Madagascar, the world’s fourth largest island, is home to an astonishing range of life forms found nowhere else on the planet. Much of this biodiversity is highly vulnerable to climate change. So too are the rainfed agriculture, fishing, and forestry that sustain the island’s 20 million people.
Decision-makers implementing Madagascar’s national action plan on climate change adaptation have lacked precise information on the spatial dimensions of vulnerability to climate change – knowing to what factors people and resources are vulnerable, and where. A project led by Madagascar’s University of Antananarivo is looking at vulnerability and adaptation options in the island’s agricultural sector. Building on its research so far, the team was invited to contribute text on the vulnerability of agrarian systems to Madagascar’s second National Communication under the United Nations Framework Convention on Climate Change.
As well as improving information on climate change vulnerabilities, the project is facilitating dialogue between at-risk groups, decision-makers, and researchers. Reflection groups set up at local and regional levels in 2008–09 enable exchanges on both vulnerability and strategies for reducing risk, and the project is in the process of producing a range of vulnerability studies and maps. Seven local reflection groups linking researchers and local people have been established. Each group is made up of 20 men and women, representing different agricultural sectors.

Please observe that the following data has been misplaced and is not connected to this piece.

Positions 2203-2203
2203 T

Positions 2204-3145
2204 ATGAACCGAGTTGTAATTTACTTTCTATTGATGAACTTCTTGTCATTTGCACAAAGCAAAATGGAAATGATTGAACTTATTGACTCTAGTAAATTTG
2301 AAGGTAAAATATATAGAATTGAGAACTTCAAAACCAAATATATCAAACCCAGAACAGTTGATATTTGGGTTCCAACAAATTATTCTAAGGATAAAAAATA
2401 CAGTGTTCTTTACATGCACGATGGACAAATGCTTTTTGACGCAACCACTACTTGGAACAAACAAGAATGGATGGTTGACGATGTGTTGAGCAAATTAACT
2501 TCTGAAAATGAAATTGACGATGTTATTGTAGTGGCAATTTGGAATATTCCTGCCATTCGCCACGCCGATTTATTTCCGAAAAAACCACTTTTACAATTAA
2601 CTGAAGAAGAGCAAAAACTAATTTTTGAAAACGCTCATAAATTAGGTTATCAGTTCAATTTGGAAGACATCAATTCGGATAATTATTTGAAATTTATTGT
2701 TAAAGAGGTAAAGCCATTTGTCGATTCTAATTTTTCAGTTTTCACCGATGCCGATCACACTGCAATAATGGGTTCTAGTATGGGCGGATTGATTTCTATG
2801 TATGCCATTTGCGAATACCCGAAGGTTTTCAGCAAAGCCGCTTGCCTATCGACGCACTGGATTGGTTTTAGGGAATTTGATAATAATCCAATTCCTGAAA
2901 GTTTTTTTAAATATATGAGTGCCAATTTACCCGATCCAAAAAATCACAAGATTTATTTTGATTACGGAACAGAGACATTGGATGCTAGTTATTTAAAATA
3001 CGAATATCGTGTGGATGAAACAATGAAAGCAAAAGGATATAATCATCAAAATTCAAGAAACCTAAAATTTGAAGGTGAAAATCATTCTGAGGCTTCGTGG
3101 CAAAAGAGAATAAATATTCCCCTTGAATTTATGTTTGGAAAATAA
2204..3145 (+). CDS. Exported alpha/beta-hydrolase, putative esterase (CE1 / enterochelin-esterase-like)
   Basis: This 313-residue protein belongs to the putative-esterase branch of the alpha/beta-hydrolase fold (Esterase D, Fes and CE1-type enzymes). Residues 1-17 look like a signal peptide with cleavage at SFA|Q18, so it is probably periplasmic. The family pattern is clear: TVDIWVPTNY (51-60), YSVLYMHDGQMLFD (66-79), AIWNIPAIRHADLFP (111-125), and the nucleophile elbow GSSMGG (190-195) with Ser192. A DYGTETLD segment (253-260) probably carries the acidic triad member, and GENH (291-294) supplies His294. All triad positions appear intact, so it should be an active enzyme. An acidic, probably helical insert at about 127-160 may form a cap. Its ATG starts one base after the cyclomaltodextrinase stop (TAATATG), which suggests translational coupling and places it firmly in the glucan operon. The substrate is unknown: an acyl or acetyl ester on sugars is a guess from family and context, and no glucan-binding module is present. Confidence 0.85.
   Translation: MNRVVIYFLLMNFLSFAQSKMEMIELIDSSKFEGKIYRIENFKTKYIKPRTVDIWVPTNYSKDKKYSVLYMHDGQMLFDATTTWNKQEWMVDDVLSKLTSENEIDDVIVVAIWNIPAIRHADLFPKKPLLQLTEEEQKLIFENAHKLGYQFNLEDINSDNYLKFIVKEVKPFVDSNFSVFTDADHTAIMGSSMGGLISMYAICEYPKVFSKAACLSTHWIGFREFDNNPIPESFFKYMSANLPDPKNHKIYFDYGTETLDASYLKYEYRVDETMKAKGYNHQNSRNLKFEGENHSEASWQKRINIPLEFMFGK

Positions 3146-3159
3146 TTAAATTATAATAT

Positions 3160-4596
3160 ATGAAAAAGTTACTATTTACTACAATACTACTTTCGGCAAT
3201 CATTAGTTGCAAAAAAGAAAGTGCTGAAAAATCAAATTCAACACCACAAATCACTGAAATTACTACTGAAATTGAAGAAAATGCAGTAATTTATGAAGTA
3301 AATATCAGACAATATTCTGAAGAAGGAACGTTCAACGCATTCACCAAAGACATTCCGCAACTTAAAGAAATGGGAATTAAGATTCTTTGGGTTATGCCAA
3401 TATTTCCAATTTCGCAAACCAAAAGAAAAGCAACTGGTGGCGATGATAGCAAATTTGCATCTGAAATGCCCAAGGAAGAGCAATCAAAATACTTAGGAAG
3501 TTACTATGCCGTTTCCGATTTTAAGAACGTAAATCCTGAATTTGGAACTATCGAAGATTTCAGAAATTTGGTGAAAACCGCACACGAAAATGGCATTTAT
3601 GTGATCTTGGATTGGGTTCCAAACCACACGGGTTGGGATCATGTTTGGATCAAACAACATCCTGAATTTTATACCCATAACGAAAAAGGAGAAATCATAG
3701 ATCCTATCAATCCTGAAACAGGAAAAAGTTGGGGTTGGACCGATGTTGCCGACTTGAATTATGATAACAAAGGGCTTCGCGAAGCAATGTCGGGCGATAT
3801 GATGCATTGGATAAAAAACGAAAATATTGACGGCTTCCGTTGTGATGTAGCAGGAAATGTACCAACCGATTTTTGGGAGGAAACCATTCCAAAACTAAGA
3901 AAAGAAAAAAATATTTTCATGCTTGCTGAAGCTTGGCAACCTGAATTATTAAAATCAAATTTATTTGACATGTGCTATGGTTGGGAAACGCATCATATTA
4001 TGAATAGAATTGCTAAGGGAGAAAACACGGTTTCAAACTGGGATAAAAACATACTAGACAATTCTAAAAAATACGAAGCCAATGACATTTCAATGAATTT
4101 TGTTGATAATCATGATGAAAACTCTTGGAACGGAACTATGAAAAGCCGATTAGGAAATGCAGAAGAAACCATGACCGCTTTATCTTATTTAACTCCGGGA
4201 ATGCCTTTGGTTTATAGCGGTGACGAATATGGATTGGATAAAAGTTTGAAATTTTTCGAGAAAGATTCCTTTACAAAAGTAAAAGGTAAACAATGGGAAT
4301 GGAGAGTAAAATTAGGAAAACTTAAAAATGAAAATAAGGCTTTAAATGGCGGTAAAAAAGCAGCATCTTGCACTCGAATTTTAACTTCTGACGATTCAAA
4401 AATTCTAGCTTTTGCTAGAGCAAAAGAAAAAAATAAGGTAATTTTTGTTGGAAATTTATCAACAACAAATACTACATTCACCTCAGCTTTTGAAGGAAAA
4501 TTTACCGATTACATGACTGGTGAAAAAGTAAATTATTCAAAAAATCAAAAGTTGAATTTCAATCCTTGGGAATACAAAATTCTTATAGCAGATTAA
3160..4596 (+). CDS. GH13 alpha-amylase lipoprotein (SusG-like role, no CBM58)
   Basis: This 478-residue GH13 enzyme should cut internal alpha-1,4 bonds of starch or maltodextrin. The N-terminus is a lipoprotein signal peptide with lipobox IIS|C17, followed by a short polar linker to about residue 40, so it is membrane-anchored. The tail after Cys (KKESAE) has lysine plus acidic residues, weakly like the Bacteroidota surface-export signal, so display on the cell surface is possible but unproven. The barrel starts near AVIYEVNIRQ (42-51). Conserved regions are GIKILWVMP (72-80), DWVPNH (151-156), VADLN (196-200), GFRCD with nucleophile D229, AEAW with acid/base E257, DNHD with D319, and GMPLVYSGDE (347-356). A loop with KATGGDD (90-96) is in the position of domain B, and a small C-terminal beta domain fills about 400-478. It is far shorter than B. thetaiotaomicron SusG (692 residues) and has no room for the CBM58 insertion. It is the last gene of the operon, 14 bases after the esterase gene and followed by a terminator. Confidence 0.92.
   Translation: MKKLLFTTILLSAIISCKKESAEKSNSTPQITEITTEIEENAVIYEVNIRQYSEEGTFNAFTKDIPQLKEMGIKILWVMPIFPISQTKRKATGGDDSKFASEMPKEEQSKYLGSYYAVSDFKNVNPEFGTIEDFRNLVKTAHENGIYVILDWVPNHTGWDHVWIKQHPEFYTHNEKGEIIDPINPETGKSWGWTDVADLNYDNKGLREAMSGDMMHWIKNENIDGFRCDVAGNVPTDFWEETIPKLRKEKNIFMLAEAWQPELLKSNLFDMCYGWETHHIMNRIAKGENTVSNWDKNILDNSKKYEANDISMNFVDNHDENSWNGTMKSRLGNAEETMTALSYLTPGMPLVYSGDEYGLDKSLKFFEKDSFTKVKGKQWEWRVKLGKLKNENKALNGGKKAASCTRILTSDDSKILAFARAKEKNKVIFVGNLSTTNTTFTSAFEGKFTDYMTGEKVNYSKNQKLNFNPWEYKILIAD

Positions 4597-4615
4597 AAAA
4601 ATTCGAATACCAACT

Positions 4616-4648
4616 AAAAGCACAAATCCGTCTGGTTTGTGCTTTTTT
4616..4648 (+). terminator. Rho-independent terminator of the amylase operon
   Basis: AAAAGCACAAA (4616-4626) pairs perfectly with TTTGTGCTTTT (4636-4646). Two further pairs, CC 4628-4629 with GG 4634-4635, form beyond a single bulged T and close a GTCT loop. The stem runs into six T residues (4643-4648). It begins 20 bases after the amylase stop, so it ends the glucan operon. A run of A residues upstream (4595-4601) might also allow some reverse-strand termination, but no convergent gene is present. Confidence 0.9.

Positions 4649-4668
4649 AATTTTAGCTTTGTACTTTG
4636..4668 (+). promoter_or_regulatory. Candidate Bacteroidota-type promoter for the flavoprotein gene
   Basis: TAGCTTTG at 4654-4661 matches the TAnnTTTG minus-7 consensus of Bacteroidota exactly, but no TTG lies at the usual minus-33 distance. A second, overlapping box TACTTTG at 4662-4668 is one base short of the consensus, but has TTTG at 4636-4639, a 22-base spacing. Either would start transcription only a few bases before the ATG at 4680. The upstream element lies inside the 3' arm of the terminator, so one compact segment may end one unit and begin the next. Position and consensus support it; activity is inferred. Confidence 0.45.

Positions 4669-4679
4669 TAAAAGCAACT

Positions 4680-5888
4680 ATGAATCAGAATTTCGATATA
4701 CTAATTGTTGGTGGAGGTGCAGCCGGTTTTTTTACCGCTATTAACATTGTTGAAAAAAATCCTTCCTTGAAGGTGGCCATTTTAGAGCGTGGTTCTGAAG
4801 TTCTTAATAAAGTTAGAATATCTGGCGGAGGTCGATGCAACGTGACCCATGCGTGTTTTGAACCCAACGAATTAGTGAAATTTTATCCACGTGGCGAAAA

In a first series of seven local workshops, people shared their perceptions of climate change and its impacts on agricultural systems. By and large, across the groups, rural representatives see a clear distinction between the climate ‘then’ and ‘now’. Some see change occurring progressively, while others perceive radical shifts following milestone events such as violent cyclones. Farmers see environmental degradation as the underlying cause – rapid deforestation in particular. Other rural people attribute the changes to a lack of respect for traditional values. They also note negative effects on traditional knowledge, which is seen as losing its sacred power. In the Alaotra region, for example, people testified that local ‘witches’ used to be able to make the rains come at will, but can no longer.
Gaining a better understanding of local perceptions of climate change is just one element of the team’s effort to paint a composite map of climate vulnerability and risk to agrarian systems. These reflection groups validate local experiences, while allowing researchers to share findings with communities on biophysical and other observed and measurable changes. To bring policymakers into the equation, and scale up the dialogue, reflection groups are being established at regional level linking decision-makers, support groups working on climate change and agriculture, and representatives from the seven local reflection groups. Ultimately, this improved, shared understanding of vulnerability will allow researchers to develop adaptation strategies that respond to the risks and priorities identified by community members.